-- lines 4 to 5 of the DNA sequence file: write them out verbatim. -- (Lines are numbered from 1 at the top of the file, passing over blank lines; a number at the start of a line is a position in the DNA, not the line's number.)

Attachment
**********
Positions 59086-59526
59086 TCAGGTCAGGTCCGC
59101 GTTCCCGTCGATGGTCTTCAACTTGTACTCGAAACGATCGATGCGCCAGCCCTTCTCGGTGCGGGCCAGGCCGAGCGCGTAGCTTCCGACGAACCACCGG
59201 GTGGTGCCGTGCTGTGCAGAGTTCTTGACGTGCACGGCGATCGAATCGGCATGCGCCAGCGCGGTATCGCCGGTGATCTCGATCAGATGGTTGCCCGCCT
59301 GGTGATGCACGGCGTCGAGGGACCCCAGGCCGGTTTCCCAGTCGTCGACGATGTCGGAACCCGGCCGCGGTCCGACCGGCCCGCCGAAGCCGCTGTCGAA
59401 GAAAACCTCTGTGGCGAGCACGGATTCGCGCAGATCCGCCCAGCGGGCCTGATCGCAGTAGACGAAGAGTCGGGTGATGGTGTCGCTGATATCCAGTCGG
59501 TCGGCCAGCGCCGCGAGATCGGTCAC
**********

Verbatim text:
59201 GTGGTGCCGTGCTGTGCAGAGTTCTTGACGTGCACGGCGATCGAATCGGCATGCGCCAGCGCGGTATCGCCGGTGATCTCGATCAGATGGTTGCCCGCCT
59301 GGTGATGCACGGCGTCGAGGGACCCCAGGCCGGTTTCCCAGTCGTCGACGATGTCGGAACCCGGCCGCGGTCCGACCGGCCCGCCGAAGCCGCTGTCGAA